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FILO (first in last out)
it can be calculated!
lorax




msg:288811
 1:48 pm on Oct 13, 2002 (gmt 0)

For the past 10 (?) years I've noticed a strange phenomemon. I forget things. Not simple things like where I put my keys but more important things like birthdays and names of people. I can remember numbers and theoretical constants (gravity = 32ft/second squared) but names, faces, birthdates, my lunch, just don't seem to stay in the memory stack.

I used to think there was something wrong with me. But in chatting with my peers, it seems that each one of us has a story. For example: one cannot, to save his life, keep track of time. "I'll be leaving in 10 minutes" could mean 20 minutes or 4 hours. Another has on occassion forgotten who he's talking to on the phone - to the point where his last words to a client before he hung up were "love you bye" - I kid you not. So I got to thinking (a dangerous thing).

Consider this:

After we've developed into adults, our brain cell count is as high as it will ever be - yes? So it stands that the brain power available to us is finite as well.

Also consider that none of us are able to completely use our full brain power - humans simply haven't figured it out yet. So the storage area is that much smaller though we don't really know how much space is taken up remembering where we put our lunch.

But assuming the storage area is finite I theorize that we each decide what's important for us to remember, keep track of and otherwise expend our brain power on. The rest of it wanders off into the short term memory stack where it waits. This stack, however, is volatile.

If more input is added to the short term memory stack (I pick up a book on RDF/RSS and think I should read it) SOMEthing has to fall out the other end - like my wife's birthday (just kidding honey).

Now if you're wondering if you might be a victim of this phenomenon I have concluded how to determine if you're at risk:

Using my vast knowledge of medical science (zilch) I've developed this equation for the storage area (sa in megabytes) of our brain:

sa = (mass of our brain * volume)/ (age * alcohol consumed). Alcohol in beer is about 5%, in wine about 14%, etc. so the total amount would have to be calculated. The mass of the average human brain about 1360g and the volume about 1500cc.

So for example: 1360g * 1500cc / 40 * 76 = 671.54MB. 76 comes from a guess at the variety of alcoholic beverages I've consumed in my life time.

In the perfect example of no alcohol my sa should be 51,000MB. Some alcohol is ok so I theorize a safe SA to be about 10,000MB for someone of my age (because it's a nice round number).

So there you have it.

 

Paully




msg:288812
 3:58 pm on Oct 13, 2002 (gmt 0)

LOL, that was a good for a post-drinking night laugh!

Thanks.

pmac




msg:288813
 7:12 pm on Oct 13, 2002 (gmt 0)

My thinking on this subject are that we, ummm, err, uhh. Jeez, I forgot what I was going to say. ;-)

JonB




msg:288814
 8:53 pm on Oct 13, 2002 (gmt 0)

lol, maybe he was writting still loaded :)it happeend to me when i came home few times and then checked some local forums and add highly "philosophical" some posts :)

alchochol and brain.. this reminds me of the Homer quote :

---
Oh, Lisa, you and your stories: Bart's a vampire, beer kills brain cells. Now let's go back to that... building...thingie... where our beds and TV... is.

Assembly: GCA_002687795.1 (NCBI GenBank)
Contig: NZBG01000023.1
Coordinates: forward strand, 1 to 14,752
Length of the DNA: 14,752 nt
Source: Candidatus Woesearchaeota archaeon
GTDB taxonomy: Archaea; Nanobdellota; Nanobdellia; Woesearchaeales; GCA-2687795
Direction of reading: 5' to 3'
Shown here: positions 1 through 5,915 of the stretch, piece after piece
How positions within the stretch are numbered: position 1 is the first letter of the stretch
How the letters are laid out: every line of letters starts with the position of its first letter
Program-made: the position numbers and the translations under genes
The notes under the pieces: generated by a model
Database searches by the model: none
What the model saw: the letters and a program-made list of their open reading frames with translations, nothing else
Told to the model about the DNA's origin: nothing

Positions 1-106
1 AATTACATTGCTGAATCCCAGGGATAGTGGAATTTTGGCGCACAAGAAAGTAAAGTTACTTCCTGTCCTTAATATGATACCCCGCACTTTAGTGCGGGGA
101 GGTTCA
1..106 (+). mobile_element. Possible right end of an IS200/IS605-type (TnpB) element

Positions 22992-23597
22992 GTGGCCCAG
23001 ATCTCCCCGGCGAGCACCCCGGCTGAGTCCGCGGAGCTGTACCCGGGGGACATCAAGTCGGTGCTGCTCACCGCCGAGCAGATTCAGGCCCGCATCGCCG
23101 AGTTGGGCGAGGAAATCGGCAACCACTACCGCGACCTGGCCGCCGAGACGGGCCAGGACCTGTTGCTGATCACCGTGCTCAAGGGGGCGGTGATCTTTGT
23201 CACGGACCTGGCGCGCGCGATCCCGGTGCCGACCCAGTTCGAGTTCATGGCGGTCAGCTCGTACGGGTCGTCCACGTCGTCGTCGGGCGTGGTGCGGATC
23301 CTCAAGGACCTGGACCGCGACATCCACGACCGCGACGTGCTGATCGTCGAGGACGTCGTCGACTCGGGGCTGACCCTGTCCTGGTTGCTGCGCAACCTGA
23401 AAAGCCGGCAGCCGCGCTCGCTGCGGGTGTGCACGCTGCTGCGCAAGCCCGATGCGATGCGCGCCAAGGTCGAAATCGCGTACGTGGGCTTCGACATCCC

---

well ,goodnight.

shelleycat




msg:288815
 11:27 pm on Oct 13, 2002 (gmt 0)

>Also consider that none of us are able to completely use our full brain power - humans simply haven't figured it out yet.

This statement has no basis in medical science. Humans have been shown to use all regions of their brain at various times, just not all of it at once. It's one of those common myths that float around and no one really konws how or why it got started.

Forgetting has been put forward as a mechanism to conserve energy and retain sanity rather than a simple overflow function - ie the info is still there but we can't always access it. Capacity isn't really the issue. It's the cataloging system and the access pathways to the information that limit recall rather than what's actually stored in there in the first place. These factors are damaged by cell death and degeneration due to age and reinforced through emotional stimuli and continual use, etc etc, thus increasing the complexity of the system.

However when I went to university and learnt a whole bunch of cool stuff (like how we use our brains) I forgot the difference between left and right. My boyfriend has given me driving lessons and it's not pretty. So I think there is some overflow action involved too.

lorax




msg:288816
 2:12 am on Oct 14, 2002 (gmt 0)

This statement has no basis in medical science.

shelleycat - You are correct! Like I said, I know zero about medical science. That being said, the statement wasn't completely based on thin air. I'm pretty sure I got that idea from a respectable source (I believe it was National Geographic Magazine) although it was 20 years ago. I stand corrected - but my theory still stands! ;)

BTW - I do find the human brain to be a fascinating subject. I am totally in awe at how the human body works - let alone that it works at all.

shelleycat




msg:288817
 1:27 am on Oct 15, 2002 (gmt 0)

I am totally in awe at how the human body works - let alone that it works at all.

That's exactly how I feel :) Nicely put.

I do think you're on to something with the quantifying part and I'm sure I've read articles where people are trying to do similar things, i.e. set some kind of measure on the information capacity of our brains. But I think the emphasis is more on how to access that information rather than exatly how much is there. I'm sure this can still be expressed in computing terms although I'm not sure how.

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